White-eyed Vireos are unusual among North American mimics in that they put only other call notes, not songs, into their own songs. In his new book "Birdsong by the Seasons" Don Kroodsma recorded a male for 2 hours and came up with 16 mimicked call notes. Inspired by this, I decided to try the same.
On June 7th 2009 I observed and recorded a White-eyed Vireo for a little over two hours between 7.30 and 9.40 am at Glassboro Woods WMA, New Jersey. It sang 12 different songs, switching songs about every 10 minutes. After singing 12 different songs, it started singing some of its earlier songs again, at which point I left. These are the songs in the order in which they were sung:
Acadian Flycatcher first call, Carolina Wren scold, Blue Grosbeak (r-shaped call in the middle), American Robin cuck (faint inverted v, 3rd from end).
Wood Thrush whit whit, American Robin, probable Veery (Veery calls are very variable), Gray Catbird chuck (penultimate call).
Gray Catbird (faint 3rd call), Carolina Wren jeer at end. In the background you can hear a rival White-eyed Vireo singing a song that also has the jeer.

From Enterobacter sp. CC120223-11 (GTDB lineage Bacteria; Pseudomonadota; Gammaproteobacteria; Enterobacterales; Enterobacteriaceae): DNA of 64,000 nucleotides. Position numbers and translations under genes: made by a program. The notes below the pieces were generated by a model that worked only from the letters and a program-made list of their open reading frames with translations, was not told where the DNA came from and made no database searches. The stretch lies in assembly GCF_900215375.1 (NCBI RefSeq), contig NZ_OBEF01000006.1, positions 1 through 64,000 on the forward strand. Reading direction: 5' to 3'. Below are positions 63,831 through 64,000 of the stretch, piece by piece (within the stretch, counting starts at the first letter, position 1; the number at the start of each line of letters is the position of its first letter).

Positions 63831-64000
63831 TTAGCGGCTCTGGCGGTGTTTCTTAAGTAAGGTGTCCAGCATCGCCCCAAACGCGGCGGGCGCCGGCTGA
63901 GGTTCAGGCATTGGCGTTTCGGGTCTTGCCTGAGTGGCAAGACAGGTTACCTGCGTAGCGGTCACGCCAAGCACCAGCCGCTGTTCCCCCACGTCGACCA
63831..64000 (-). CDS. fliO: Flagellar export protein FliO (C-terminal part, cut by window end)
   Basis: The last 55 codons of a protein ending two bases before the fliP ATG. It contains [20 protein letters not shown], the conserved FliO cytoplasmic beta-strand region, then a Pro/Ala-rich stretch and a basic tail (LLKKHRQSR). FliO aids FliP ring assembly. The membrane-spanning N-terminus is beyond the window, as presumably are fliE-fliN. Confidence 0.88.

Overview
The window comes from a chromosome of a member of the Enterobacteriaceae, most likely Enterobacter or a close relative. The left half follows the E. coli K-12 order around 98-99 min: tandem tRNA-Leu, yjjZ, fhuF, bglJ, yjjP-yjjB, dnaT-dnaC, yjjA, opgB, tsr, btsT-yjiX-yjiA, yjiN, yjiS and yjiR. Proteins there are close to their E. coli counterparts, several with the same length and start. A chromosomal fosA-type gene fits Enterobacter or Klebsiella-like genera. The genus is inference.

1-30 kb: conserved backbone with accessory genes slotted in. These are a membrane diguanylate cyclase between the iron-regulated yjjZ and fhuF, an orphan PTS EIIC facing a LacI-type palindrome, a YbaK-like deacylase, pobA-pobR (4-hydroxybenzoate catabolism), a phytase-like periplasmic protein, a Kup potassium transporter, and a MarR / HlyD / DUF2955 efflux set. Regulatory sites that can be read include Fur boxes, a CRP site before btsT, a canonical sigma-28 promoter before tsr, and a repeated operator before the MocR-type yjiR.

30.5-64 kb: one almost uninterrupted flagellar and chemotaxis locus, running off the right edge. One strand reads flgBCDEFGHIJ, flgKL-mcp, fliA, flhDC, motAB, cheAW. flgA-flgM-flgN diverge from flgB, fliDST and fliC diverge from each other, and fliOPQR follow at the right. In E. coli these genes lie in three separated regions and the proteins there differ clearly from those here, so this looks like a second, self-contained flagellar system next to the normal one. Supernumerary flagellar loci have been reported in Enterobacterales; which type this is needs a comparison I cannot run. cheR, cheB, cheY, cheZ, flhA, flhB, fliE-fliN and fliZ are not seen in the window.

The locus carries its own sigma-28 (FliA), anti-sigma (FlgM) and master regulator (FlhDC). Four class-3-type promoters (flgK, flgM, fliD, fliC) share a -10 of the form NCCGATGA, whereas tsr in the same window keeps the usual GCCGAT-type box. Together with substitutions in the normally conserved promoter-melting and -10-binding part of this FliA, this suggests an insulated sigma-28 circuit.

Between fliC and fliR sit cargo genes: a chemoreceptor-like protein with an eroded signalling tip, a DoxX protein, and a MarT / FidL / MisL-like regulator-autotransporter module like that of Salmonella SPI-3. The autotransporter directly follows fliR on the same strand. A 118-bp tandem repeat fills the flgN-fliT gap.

Brown Thrasher, Northern Flicker, Wood Thrush whit whit, single soft Wood Thrush alarm (the first five notes).
Red-bellied Woodpecker first call, immediately followed by Yellow Warbler/American Redstart-type chip, Gray Catbird; Carolina Chickadee at end.
Red-bellied Woodpecker (2nd call), single Wood Thrush soft alarm (in center), Gray Catbird chuck (penultimate call).
Wood Thrush soft alarm.
Hairy Woodpecker (2nd call), Gray Catbird (3rd call).
Gray Catbird (2nd call); Acadian Flycatcher and Wood Thrush soft call at end.
Wood Thrush whit whit, followed by Veery, Eastern Phoebe chip at end.
Red-eyed Vireo (whiny second call), American Robin (faint,center), Gray Catbird (faint,penultimate call).
Downy Woodpecker, Great Crested Flycatcher, Hairy Woodpecker; Wood Thrush soft alarm at end.
That's a total of 19 call notes of other species, and there may be a few others that I haven't put a name to.
The mimicked calls being used in the songs are alarm calls of other species breeding in the same habitat. I suspect the vireos learn at least some of the mimicked calls from other White-eyed Vireos, rather than picking up all the call notes on their own. Whatever they're doing, it's quite a game working out what's in their songs.